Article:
Twitter is not far behind Facebook in popularity, and is actually preferred to Facebook by many people. Twitter is known for the concise sharing that members do socially. Rather than a complex profile with a great deal of information and images about a person, Twitter is enjoyed for its minimalism in how people engage socially.
Instagram is a social media site devoted to images. There is little text on this site and a great deal of personal image sharing, largely of personal photos that represent positive times in a person’s life.
Pinterest is a niche site devoted to creative expression and ideas. This site is a network for the sharing of creative ideas and do-it-yourself projects.
We use the term “addiction” lightly when referring to something that is seemingly more trivial, such as gummy worms or Facebook. Upon a closer examination, however, the idea of an entire faction of society being addicted to Facebook, Myspace, Twitter or any other social media site has detrimental ramifications. Think of the long term effects of a societal shift toward more removed personal relationships, in a society that already has problems with anti-social behavior and narcissism. The trend holds the possibility of weakening social bonds, furthering mental disorders and doing damage to the lives of individuals.
First we must consider whether or not the term addiction can even apply to something like a social media site. The answer is yes. Addiction may refer to any particular focus that goes to the extreme of altering an individual’s behavior and affecting the individual’s life for the worst. If someone is spending excessive hours in front of the computer to be on Facebook, ignoring life obligations, relationships or activities that are better for bodily health, they are addicted. Any behavior or substance can be addictive, but the level of severity and immediate threat varies.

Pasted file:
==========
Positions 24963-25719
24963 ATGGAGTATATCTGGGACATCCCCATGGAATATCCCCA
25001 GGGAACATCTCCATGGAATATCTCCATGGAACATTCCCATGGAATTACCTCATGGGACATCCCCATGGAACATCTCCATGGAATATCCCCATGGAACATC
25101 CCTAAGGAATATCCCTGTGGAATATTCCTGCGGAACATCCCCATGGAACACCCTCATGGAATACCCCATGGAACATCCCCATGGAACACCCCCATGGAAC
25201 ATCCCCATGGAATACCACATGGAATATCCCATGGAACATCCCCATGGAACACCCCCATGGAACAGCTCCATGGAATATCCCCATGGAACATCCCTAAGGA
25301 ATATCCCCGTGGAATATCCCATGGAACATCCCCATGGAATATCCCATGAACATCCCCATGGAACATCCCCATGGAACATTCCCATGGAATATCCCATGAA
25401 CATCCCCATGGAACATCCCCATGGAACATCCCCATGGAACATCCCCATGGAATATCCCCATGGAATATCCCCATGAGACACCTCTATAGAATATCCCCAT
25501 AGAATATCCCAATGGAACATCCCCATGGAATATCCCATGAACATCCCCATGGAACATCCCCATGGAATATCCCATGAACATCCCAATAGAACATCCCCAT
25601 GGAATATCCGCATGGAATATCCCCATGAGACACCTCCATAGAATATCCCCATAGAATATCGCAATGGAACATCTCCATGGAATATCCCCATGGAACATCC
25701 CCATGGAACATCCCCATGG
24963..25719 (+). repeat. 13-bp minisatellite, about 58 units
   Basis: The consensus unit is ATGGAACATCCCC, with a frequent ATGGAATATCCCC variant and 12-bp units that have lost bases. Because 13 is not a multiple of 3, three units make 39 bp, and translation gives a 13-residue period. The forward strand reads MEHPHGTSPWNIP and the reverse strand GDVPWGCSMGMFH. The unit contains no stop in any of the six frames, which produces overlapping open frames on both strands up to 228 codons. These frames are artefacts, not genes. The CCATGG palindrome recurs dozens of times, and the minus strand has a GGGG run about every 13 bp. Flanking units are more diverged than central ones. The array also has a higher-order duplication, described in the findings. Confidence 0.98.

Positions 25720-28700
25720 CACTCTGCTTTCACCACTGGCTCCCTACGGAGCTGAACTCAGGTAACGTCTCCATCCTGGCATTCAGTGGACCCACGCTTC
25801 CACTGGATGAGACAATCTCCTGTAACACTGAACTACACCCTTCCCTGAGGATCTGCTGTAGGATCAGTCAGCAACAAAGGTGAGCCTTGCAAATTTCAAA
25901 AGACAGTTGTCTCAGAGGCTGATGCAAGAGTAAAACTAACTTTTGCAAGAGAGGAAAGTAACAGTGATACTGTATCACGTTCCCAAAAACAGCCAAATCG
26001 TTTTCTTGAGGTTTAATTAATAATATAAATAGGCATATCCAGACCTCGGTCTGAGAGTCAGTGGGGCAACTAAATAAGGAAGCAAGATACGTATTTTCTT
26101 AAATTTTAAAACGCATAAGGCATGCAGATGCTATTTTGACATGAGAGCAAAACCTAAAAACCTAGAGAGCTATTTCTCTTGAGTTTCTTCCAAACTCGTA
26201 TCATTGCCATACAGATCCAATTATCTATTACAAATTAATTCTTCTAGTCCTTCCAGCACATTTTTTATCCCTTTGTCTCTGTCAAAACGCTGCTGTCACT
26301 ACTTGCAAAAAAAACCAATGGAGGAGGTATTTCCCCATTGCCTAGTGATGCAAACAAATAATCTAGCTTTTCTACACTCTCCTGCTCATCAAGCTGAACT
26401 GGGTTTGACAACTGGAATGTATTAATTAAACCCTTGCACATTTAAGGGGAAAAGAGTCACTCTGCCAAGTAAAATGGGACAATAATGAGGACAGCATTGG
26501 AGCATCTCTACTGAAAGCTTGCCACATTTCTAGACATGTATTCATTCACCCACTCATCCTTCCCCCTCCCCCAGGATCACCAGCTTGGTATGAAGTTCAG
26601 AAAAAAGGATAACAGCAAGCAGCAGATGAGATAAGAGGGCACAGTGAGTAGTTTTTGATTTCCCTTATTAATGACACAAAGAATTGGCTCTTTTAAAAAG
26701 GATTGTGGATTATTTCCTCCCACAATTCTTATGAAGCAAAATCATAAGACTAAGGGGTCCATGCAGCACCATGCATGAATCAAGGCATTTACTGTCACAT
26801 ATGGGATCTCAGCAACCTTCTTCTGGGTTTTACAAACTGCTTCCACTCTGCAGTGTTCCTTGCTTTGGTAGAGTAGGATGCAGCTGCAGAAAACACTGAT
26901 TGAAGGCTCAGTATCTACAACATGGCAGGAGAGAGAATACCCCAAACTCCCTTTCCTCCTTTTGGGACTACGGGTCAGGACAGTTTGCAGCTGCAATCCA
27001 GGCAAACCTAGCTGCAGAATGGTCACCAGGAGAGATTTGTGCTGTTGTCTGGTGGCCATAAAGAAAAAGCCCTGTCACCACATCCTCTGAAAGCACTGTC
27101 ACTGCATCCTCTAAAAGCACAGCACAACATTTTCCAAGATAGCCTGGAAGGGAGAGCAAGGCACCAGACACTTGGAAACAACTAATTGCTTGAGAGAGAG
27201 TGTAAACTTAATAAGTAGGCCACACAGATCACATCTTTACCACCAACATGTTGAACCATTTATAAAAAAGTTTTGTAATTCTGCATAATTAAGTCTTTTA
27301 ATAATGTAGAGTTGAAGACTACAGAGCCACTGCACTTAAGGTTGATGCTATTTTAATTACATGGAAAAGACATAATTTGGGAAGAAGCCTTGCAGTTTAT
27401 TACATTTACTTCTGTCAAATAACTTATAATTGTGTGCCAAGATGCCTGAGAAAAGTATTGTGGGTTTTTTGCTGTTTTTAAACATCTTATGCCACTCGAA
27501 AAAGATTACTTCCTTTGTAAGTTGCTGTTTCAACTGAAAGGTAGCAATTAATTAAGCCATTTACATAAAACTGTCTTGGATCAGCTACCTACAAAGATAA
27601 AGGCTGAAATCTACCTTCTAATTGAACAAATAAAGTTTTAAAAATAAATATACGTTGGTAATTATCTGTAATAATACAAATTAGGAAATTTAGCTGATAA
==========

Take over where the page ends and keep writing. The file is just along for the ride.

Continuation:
Someone would have to have a very severe addiction to a social media site in order for it to qualify as an immediate threat. The long term duration of this type of addiction can, however, have unhealthy effects on the life of the addict and society at large. Someone may not even realize their ability to socialize in person gradually slipping away from them as they become more and more immersed in their social media relationships. Because social media relationships are less complicated than in person relationships, the objectification of people can begin to take hold. Before the person realizes it, they are dependent on technology to form relationships. Their inability to connect with people in person is lost. This furthers an anti-social mentality and makes the person more self-focused, or can lead to an identity crisis.
It is wise to examine yourself for signs of social media addiction. Historically speaking it is a brand new trend, and a large number of people are susceptible to it. Place rules and boundaries on yours and your dependent’s social media use. Focus on your in-person relationships rather than your social media ones. Consider counseling for addiction if you cannot control your social media time. Refuse to succumb to an internet addiction!